A free e-learning course from UBC researchers provides education for staff at women’s shelters to recognize signs and symptoms of brain injury in survivors of intimate partner violence. According to the World Health Organization, one in three women will experience intimate partner violence; most will also suffer a brain injury. COVID-19, and the fact many women were forced to self-isolate with their abuser, has only heightened the need for the training.
To tackle this issue and explore the intersection of brain injury in intimate partner violence, Paul van Donkelaar, professor of health and exercise sciences at UBC Okanagan and the principal researcher on the project, together with Karen Mason, former executive director of the Kelowna Women’s Shelter, formed the Supporting Survivors of Abuse and Brain Injury through Research (SOAR) initiative, based at UBC Okanagan. Through a collaboration with Shelina Babul, clinical associate professor in the Department of Pediatrics at UBC, SOAR launched a novel version of the Concussion Awareness Training Tool (CATT)—an online training system developed to standardize concussion recognition, diagnosis, treatment, and management.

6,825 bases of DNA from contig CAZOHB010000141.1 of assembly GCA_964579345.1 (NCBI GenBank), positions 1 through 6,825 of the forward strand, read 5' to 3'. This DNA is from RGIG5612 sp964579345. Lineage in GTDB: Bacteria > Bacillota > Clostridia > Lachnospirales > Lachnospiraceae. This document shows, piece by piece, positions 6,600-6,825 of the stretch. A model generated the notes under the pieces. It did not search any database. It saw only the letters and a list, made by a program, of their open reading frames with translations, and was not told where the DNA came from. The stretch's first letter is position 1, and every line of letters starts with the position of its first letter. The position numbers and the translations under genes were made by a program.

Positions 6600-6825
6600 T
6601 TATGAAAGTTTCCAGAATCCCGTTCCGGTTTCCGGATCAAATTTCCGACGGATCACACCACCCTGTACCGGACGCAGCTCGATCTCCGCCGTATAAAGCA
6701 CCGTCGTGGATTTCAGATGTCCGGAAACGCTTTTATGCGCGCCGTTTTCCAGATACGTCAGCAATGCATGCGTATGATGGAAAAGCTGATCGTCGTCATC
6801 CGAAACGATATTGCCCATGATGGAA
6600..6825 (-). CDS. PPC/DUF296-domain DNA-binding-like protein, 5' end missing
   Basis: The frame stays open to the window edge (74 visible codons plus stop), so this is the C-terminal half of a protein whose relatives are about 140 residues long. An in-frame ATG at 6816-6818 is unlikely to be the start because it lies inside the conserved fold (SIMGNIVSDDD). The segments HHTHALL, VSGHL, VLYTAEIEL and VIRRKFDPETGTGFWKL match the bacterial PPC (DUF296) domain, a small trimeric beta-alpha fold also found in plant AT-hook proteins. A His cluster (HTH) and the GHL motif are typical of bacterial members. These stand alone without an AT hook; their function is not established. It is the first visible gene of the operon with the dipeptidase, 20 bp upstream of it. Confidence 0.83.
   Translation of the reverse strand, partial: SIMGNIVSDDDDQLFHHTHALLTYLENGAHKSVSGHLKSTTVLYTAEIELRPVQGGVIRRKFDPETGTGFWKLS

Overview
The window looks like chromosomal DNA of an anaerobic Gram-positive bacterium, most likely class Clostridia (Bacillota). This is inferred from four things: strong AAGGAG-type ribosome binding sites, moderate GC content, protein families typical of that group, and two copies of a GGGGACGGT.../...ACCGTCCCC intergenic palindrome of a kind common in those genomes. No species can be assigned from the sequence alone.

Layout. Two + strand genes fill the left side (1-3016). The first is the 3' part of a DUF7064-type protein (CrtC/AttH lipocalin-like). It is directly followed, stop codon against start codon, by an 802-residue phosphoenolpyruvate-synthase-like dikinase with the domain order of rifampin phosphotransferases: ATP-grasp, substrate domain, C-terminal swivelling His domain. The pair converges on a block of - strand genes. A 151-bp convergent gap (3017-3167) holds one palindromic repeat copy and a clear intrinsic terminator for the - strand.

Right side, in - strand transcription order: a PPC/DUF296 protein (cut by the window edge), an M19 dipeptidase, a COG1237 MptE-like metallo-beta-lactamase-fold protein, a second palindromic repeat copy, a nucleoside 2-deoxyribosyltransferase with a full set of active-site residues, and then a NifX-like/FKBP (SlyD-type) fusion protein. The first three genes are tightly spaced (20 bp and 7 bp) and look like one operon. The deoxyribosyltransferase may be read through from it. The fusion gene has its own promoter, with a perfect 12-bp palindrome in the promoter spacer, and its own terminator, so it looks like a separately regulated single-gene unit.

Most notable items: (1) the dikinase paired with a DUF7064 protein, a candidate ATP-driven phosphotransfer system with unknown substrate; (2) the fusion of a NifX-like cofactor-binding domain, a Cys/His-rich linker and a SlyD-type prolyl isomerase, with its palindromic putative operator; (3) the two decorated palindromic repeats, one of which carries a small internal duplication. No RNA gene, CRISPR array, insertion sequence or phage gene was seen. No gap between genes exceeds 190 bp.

CATT for Women’s Support Workers is a 45-minute video-based interactive course that features a series of online educational modules and resources, including the voice of a real survivor of violence. The course is available nationwide in English and French. View the course at https://cattonline.com/womens-support-workers.
The project is funded by Women and Gender Equality Canada and the Max Bell Foundation. For more information about SOAR, visit www.soarproject.ca or follow @CanadaSoar on Twitter or @SoarProjectCanada on Facebook.
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